Jeremiah 30:23

23. Behold, the whirlwind of the Lord goeth forth with fury, a continuing whirlwind; it shall fall with pain upon the head of the wicked.

23. Ecce tempestas (sed subaudienda est nota similitudinis k, sicut tempestas) Jehovae furor (vel, iracundia) egredietur, tempestas sese involvens, super caput impiorum residebit.


The Prophet seems to speak abruptly; for nothing could be more delightful than the promise that God gives, that he would be a Father to the people; but he immediately adds, that there would arise an involving whirlwind, which would abide on the head of the wicked. These things, at the first view, seem not to harmonize. But the latter sentence may be applied to the heathens, or to any of the enemies of the Church; for whenever God appears as the Savior of his people, his vengeance goes forth, and is poured on the wicked. Hence such declarations as the following often occur,

"The day of my vengeance is nigh, and the year of my visitation." (Isaiah 63:4)

Isaiah joins both, the favor of God and his vengeance: and this is often done by the other Prophets, in order that we may see that God's mercy cannot be clearly and distinctly perceived towards the faithful, except when his judgment on the other hand be made conspicuous as to the wicked. So this passage may be explained. But we may well thus connect the words of the Prophet, -- that he kindly endeavored to allure the people by offering them God's favor; but that having seen that it would be despised, as we stated yesterday, by the greater part of them, he now seasonably threatens them, that if they refused the favor offered them, such ingratitude could not be borne by God. And this is a mode of teaching common in Scripture. For God on his part thus manifests his kindness so as to stimulate men; but as he sees them not only slothful and tardy, but also wicked and ungrateful, he declares that they shall not be unpunished if they despise his favor. The former truth then well agrees with what the Prophet now says, -- that the wrath of God would arise like a tempestuous storm.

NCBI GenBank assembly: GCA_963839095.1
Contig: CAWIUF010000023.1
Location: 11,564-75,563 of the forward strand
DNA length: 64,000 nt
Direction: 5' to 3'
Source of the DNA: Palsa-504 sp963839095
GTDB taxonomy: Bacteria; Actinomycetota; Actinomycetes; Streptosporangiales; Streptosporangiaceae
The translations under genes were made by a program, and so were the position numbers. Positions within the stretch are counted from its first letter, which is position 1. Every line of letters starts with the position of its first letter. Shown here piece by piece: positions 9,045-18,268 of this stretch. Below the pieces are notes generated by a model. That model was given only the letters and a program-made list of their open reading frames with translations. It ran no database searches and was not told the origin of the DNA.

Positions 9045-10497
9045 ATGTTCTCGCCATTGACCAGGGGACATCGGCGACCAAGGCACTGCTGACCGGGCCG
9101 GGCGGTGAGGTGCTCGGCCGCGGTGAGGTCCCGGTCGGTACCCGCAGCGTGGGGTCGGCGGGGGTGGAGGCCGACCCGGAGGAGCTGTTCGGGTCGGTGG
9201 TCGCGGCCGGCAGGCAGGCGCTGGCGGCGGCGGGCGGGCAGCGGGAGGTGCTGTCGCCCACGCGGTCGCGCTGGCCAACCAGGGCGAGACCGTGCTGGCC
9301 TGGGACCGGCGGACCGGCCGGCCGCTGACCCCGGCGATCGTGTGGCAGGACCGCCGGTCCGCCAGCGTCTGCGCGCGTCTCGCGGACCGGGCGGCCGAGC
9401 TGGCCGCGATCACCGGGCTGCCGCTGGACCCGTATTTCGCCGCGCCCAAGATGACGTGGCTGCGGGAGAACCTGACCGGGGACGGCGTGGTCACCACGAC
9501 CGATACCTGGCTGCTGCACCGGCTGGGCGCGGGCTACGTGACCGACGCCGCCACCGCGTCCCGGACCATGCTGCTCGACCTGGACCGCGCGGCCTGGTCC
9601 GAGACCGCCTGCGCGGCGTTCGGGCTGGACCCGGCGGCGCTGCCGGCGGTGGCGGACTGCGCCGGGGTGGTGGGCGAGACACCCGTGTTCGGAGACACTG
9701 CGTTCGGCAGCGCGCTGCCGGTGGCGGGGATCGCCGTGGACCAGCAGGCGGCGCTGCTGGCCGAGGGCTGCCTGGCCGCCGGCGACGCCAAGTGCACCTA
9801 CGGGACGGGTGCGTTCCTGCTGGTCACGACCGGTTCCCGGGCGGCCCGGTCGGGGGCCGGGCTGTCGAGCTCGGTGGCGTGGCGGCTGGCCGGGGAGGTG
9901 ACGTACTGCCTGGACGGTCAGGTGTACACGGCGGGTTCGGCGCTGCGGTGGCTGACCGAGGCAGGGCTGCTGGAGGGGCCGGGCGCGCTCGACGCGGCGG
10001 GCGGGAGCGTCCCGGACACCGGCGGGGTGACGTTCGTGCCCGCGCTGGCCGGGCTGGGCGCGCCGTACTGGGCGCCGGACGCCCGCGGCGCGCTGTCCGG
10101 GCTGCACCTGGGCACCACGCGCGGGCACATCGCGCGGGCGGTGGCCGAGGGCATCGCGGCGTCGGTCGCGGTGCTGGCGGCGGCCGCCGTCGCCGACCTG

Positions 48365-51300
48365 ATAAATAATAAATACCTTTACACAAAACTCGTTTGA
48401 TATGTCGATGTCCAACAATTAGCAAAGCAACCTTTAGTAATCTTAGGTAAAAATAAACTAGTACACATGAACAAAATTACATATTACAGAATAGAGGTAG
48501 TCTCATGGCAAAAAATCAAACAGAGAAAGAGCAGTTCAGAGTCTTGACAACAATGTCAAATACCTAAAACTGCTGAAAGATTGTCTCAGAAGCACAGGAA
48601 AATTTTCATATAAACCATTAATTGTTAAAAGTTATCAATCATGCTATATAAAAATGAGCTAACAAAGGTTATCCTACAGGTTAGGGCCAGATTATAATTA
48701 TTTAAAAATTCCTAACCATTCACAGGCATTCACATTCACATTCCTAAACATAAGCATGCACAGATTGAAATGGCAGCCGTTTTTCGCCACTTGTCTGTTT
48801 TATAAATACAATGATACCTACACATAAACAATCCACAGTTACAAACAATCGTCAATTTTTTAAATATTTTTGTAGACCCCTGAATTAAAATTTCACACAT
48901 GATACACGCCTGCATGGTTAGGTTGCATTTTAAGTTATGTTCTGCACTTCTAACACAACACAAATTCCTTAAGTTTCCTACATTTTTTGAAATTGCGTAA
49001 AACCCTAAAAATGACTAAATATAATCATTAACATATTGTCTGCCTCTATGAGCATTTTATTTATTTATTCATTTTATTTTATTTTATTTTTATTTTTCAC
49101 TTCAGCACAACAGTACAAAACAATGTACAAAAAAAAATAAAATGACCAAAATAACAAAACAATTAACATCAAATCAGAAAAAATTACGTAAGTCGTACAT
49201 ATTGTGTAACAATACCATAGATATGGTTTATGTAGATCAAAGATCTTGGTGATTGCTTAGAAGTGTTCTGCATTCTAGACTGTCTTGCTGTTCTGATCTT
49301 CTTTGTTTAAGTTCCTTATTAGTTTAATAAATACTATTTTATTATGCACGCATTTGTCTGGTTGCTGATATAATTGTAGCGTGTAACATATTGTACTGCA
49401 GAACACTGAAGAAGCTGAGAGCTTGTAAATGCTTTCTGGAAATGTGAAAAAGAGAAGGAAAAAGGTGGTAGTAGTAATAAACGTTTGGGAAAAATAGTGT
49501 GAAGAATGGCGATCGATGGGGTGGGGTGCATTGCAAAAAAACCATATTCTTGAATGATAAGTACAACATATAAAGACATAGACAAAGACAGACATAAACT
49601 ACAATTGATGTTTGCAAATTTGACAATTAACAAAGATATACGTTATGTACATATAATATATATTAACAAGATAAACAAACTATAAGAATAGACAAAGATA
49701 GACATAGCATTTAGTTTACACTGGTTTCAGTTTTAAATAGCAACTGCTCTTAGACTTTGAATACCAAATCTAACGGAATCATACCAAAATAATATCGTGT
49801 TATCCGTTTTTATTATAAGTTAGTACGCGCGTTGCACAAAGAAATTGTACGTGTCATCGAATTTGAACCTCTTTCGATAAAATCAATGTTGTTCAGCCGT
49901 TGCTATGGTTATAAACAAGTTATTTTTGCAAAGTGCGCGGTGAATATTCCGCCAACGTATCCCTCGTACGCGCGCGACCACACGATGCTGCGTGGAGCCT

He afterwards adds, a whirling or involving tempest, properly, a tempest gathering itself. The verb is rwg gur, in a reduplicate form and in Hithpael. A similar sentence is found in Jeremiah 23:19; but there the Prophet used another word as required by the subject.1 Some render it "falling," for rwg, gur, means to fall; and this meaning is suitable, "a falling storm," that is, impetuously descending, so as to abide on the head of the wicked. But the former sense has been more generally taken, and I am disposed to embrace it; for it tends to shake men with terror, when the storm is said to be like a whirlwind, for it turns and twists around, so that it cannot be avoided. The meaning then is, that God's vengeance would be fatal to all the wicked. But we may take the wicked, Myesr reshoim, for the despisers of God, though boasting of his name, as well as for aliens: but I am inclined to include both, even domestic and foreign enemies of God; as though the Prophet had said, that no remedy remained, except they fled to the mercy of God. It afterwards follows, --

1 This verse is literally the same, word for word, with the passage referred to here, with the exception of the word that is noticed; and yet neither the early versions nor the Targum are the same: it is singular how they differ from themselves, so that we can have no confidence in their verbal accuracy. Instead of "the pregnant tempest" in Jeremiah 23:19, we have here "the violent tempest;" it is a participle from a verb which means to agitate, to excite, to stir up; and being passive, it means what is agitated or in great commotion, and hence violent or turbulent.

Many copies have w here before reo, as in the former passage, where it is omitted only in one copy. -- Ed.


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